It's another kind of trickle-down theory.
Now that Tier 1 suppliers have followed auto makers into the global marketplace, they expect their suppliers to join them wherever they do business.
It's among the many stressful developments in the changing supplier community, and one that likely will accelerate consolidation of the industry, said Neil De Koker, managing director of the Original Equipment Suppliers Association.
``If you've been happy for three or four generations with your family-owned company, you're located near Detroit, you're perfectly happy, you speak one language, and you know everybody in the local area, that's wonderful,'' De Koker said recently. ``But all of a sudden, to survive you're being told you've got to be in Europe, or have a relationship there, or (the customer says), `I want you to be the lead supplier, responsible for all of this area, these products for me, globally.' ...It's very challenging. It can be very difficult.''
The difficulties suppliers face mean more demand for services of an organization such as his, De Koker said.
``Typically, trade associations are at their best when times are the toughest,'' he said. ``There is such desperation. The CEOs will call up and say, `What are you doing for me in this area?' ''
But the OESA is a kind of self-help organization. It does much of its work through councils-groups of members who exchange information and develop positions on electronic commerce, environmental topics, legal issues and other matters.
``This provides a forum for peers of different companies who have similar issues, whether they are human resources executives or presidents of companies or e-business information technology executives, or whatever,'' De Koker said. ``It provides a chance to sit with your peers and address issues that you address in your company every day.''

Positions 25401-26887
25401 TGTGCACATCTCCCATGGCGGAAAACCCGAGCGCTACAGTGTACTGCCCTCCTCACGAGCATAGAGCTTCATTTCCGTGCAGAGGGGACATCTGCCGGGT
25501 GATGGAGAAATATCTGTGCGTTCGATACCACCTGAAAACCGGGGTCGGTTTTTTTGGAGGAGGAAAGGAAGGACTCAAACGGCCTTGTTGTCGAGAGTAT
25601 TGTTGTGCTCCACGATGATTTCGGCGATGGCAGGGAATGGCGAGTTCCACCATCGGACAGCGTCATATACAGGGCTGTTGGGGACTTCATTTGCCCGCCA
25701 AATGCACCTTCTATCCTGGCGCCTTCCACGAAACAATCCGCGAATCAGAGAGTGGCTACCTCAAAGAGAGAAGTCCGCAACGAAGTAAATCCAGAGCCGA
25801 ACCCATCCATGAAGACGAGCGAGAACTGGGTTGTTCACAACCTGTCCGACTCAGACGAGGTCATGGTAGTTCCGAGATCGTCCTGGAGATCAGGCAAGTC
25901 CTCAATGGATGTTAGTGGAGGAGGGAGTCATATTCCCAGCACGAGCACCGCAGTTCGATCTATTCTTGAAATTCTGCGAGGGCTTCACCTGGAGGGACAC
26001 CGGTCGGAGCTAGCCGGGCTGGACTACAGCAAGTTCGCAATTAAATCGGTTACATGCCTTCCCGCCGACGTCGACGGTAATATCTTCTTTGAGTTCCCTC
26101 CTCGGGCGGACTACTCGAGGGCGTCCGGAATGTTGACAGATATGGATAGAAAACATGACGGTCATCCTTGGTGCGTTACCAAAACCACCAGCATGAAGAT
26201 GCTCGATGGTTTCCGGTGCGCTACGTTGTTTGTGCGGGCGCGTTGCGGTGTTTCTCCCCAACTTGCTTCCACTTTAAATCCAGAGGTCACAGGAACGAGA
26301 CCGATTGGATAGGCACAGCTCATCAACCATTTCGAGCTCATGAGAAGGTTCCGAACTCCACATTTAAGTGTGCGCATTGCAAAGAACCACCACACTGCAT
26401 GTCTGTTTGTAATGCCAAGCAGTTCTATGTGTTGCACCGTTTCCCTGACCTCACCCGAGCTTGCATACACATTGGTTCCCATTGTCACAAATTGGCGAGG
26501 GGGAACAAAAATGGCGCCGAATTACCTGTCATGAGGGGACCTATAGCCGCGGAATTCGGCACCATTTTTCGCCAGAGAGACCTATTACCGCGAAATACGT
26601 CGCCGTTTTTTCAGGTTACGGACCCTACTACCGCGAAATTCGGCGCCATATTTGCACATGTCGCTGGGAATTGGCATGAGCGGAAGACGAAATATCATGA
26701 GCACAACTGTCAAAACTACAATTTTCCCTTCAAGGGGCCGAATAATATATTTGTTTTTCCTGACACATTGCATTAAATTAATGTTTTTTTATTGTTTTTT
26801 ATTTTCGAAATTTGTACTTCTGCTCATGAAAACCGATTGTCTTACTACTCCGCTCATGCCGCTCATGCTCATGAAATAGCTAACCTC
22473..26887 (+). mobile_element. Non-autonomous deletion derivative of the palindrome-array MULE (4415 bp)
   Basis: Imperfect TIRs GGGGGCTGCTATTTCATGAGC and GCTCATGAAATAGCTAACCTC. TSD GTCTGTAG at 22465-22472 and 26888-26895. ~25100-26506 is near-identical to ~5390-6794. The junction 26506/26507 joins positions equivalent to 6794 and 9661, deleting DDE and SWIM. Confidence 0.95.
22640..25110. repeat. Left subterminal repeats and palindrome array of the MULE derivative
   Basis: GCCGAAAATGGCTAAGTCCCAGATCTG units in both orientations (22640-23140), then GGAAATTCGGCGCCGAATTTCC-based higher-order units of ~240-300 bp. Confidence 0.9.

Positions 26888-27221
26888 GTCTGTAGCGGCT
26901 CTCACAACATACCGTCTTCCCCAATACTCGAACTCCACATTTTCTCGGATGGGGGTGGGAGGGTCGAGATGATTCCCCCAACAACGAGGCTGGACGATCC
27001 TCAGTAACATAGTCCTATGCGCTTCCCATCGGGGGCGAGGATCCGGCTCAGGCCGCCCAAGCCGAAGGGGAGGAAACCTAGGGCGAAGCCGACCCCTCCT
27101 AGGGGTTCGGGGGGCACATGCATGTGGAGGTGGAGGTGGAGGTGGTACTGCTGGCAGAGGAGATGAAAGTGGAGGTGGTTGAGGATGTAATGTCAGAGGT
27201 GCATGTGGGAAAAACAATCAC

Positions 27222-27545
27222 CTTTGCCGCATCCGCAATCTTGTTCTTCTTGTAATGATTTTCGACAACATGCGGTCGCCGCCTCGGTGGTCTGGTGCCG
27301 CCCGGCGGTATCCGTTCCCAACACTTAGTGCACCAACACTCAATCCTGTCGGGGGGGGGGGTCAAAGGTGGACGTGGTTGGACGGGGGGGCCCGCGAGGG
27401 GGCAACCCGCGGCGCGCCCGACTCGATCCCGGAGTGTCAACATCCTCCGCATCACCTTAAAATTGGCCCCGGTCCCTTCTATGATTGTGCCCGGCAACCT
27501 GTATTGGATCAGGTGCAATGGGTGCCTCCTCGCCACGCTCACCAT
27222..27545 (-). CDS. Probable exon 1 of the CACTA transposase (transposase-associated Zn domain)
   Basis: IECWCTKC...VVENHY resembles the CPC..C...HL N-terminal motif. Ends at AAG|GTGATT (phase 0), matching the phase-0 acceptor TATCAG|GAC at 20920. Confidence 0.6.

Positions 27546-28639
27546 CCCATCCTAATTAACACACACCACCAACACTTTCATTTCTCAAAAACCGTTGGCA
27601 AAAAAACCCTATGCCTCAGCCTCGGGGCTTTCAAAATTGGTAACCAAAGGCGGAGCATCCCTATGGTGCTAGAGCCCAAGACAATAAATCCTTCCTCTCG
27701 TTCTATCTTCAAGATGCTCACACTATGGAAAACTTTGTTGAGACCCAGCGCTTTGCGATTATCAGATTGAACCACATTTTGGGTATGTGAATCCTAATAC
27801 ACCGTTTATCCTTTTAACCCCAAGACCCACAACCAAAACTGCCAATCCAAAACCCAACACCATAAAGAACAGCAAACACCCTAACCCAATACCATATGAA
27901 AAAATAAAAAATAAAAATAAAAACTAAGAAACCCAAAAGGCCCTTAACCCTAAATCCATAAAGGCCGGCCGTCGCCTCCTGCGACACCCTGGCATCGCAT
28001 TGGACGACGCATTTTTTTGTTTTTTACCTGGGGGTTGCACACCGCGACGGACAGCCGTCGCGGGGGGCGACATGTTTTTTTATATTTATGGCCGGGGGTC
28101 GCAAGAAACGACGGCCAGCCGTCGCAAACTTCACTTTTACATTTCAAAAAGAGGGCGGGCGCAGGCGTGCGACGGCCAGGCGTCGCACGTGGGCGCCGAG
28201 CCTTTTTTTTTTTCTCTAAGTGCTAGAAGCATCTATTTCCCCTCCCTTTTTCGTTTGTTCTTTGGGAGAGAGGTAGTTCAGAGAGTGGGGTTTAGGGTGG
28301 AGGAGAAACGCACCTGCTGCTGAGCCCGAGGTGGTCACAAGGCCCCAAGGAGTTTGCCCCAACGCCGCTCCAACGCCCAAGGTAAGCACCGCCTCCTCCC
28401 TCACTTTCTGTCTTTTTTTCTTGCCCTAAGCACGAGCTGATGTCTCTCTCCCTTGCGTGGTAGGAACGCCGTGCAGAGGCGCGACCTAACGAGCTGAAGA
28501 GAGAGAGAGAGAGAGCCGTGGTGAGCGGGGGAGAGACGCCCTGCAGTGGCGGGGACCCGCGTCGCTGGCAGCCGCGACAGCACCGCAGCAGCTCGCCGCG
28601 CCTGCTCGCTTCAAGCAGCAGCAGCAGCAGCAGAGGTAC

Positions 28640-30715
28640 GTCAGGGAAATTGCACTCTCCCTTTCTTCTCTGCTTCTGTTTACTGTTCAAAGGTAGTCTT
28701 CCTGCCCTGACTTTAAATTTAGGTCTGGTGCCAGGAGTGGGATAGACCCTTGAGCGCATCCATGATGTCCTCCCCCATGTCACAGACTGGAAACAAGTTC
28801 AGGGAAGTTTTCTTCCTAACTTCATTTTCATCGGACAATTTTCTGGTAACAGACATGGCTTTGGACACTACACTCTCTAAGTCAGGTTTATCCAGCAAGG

The Original Equipment Suppliers Association was formed less than four years ago. Its membership-consisting of Tier 1, 2, 3 and 4 companies that supply parts, components, materials and services to original equipment manufacturers in North America-has grown to 272 companies with global sales of $280 billion last year.
Based in Troy, the group is a sister organization to the Motor & Equipment Manufacturers Association in Research Triangle Park, N.C.
De Koker, 58, a 40-year industry veteran, said the biggest challenges facing his group's members involve competition in the marketplace and relations with auto makers.
``The OEMs need to change their behavior, and the suppliers need to change their behavior,'' he said. ``It's not just a one-way street. We're both behaving in a way that's getting us to a zero-profit, zero-return-on-investment industry, where nobody wants to invest. So you don't have the capital, and you end up self-destructing.''
He recommends more collaboration among auto makers and suppliers during the development of vehicles. Japanese auto makers have shown that collaboration cuts production problems, improves quality and reduces costs.
``With the Big Three, there tends to still be us-vs.-them,'' he said. ``The relationship is with purchasing. Purchasing has no idea what to do with something that is offered that would involve something in the manufacturing plant. They just want the lowest price.''
There are signs of change. Each of the Big Three has started shared savings programs that assign engineers to work with purchasing departments and suppliers, De Koker said, adding: ``Here it is, 2001 and 2002, and it's finally starting to happen.''